Hunting Accident File > Safe Hunting

Deer stands can be dangerous, deadly for hunters

October 23, 2010

John Burke: Deer stands can be dangerous, deadly for hunters 

This past week, a Pennsylvania man hunting in Maryland suffered fatal injuries when he fell out of a tree stand. Paul Joseph Kemper Jr., 55, of York, Pa., was bow hunting for deer when he fell from the stand that reportedly was 25 feet from the ground.

According to the Outdoor Wire, Kemper was located by his hunting companion, also of York. Kemper had an unattached safety harness near him when he was discovered.

The accident is being investigated by the Maryland Natural Resources Police, which has investigated 12 hunting accidents during the state's fiscal year of 2010 and 14 for the year 2009.

Tree stand accidents totaled six and seven, respectively, in these investigations.

Popular choice

With the deer season moving into full swing (bow hunting is in, the firearms season is only a few weeks away), tree stands are the choice of most hunters.

But if the rules of safety are not heeded, their use can prove dangerous, even fatal.

Tree Stand Hunting, in its report on Accidents in Tree Stands and Tree Stand Safety, notes that a 1993 survey conducted by Deer and Deer Hunting Magazine found that more than a third of tree stand hunters will at some time fall from a stand, and that three percent will suffer crippling injuries.

Too, that of all the tree stand accidents, 75 to 80 percent occur while climbing up or down, and that most hunters were not wearing a safety harness or vest.

The report also said that during the 2005-06 Georgia hunting season, 54 percent of all hunting accidents involved tree stands - 28 of them, with two resulting in fatalities.

One hunter reportedly fell asleep in his stand and then fell 17 feet, breaking his neck.

The other fatality involved a hunter who was descending his stand, lost his grip, fell and died of internal injuries.

Main causes

Relative to overall tree stand accidents, Tree Stand Hunting says the main contributing factors were improper stand installation and careless use, while the majority of falls were caused by structural failures of stands and steps, especially those that are homebuilt and wooden, by screw-in type steps that often broke or pulled out, and rotted wood on permanent stands, which often broke or nails pulled out of them.

Another cause was tree limbs breaking off, especially in colder weather.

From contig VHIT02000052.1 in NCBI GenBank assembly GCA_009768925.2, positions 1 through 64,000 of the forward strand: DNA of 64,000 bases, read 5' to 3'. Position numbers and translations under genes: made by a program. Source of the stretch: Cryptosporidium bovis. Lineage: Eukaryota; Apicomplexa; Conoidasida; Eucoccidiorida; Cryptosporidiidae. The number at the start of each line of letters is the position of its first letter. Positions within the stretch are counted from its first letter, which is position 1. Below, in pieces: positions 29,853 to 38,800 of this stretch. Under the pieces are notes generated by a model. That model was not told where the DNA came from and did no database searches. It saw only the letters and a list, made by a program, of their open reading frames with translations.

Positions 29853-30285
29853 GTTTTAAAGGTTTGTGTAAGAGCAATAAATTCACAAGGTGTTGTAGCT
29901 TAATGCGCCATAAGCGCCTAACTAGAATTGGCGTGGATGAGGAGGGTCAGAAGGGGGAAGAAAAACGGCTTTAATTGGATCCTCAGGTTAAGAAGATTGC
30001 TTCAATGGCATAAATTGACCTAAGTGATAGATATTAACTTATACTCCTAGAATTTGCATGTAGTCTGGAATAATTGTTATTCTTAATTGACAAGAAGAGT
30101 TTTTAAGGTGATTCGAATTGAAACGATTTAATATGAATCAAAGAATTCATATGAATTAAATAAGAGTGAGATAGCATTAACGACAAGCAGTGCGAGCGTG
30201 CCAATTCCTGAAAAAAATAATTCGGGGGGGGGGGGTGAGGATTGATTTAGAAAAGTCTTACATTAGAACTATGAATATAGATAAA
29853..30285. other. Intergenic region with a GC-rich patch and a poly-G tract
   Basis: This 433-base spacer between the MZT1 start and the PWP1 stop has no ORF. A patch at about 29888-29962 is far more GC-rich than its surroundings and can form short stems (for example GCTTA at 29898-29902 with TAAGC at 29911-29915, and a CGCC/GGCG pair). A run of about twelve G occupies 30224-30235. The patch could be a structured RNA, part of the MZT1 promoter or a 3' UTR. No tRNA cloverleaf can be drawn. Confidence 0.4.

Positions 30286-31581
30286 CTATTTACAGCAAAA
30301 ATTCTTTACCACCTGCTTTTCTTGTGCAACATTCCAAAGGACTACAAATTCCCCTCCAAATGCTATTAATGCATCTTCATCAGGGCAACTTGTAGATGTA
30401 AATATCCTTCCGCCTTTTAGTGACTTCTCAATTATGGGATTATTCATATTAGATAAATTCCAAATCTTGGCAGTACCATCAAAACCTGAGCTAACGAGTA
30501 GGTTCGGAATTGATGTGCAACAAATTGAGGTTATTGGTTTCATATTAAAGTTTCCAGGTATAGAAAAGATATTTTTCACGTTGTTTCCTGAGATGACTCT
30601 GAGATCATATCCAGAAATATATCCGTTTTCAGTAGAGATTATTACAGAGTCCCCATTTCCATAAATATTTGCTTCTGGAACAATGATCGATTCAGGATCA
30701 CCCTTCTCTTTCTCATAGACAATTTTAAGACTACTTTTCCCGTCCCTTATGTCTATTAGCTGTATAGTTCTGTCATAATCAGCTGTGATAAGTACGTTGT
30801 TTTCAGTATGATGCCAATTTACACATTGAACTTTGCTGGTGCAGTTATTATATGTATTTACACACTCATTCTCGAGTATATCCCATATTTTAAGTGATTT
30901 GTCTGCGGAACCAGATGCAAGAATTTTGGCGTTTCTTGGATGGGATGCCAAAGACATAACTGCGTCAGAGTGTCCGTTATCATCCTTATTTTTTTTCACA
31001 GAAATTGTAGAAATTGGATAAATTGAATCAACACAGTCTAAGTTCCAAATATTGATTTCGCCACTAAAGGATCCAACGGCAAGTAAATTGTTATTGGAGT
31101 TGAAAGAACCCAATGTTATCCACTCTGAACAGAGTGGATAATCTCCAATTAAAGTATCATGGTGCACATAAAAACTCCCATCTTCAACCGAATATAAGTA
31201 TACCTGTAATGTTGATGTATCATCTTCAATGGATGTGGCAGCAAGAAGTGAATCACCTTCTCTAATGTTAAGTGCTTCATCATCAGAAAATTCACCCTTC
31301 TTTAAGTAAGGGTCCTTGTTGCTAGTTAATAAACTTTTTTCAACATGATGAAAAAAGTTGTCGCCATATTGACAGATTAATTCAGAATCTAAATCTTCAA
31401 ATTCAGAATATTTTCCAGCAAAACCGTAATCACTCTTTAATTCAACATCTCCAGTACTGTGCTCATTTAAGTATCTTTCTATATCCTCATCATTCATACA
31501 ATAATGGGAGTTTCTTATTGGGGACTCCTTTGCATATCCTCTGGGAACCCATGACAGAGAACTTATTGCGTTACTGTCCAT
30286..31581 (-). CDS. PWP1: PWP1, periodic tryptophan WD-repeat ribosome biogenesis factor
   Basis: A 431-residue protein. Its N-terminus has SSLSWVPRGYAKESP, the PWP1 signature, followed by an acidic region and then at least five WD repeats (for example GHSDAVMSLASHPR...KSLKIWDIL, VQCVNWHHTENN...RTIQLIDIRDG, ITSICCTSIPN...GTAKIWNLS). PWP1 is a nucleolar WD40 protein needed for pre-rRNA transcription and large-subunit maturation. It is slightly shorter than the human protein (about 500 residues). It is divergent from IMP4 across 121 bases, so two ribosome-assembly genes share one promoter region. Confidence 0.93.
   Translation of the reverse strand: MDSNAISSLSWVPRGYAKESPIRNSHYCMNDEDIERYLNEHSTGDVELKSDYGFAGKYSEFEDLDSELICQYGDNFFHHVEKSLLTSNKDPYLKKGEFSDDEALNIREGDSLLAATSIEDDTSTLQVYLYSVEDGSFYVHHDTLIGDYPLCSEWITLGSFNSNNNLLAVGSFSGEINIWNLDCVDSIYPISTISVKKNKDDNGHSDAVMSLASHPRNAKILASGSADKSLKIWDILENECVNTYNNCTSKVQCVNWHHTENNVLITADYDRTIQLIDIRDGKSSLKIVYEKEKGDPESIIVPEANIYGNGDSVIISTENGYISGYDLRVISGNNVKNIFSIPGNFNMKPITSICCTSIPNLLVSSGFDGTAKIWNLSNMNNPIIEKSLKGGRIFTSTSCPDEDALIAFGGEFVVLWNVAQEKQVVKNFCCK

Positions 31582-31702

A friend of mine who lives in Augusta, a few years ago fell from a tree stand that he made - the stand apparently giving away.

Badly injured with broken bones, he was unable to move. It was not until the next day that he finally was located.

Common injuries

As Tree Stand Hunting further notes in its report, common injuries from falls include broken bones, spinal cord injuries and brain damage.

It refers to a survey in Deer and Deer Hunting magazine on tree stand injuries that found 39.4 percent of those injured reported cuts and bruises, 25.5 percent reported muscles and ligaments torn or strained, 12.2 percent reported broken bones, and three percent reported permanent damage.

A team of researchers, conducting a study in West Virginia on the type of injuries resulting from tree stand accidents over a six-year period from 1994-99 involving 90 hunters, found that 47 percent had fractures of legs or arms, 36 percent had spinal fractures, 20 percent had head injuries and 21 percent had other minor injuries. Of the 90, seven died.

The report closes by saying that when using a tree stand, a fall restraint system is the single most important piece of equipment.

"A full body harness is preferable. A rope or belt around the waist can be almost as dangerous as fall to the ground. A belt around the waist can cause a hunter to turn upside down should they fall, and the tightening of the belt around their waist can cause internal injuries."

Something to think about if you plan to use a tree stand.

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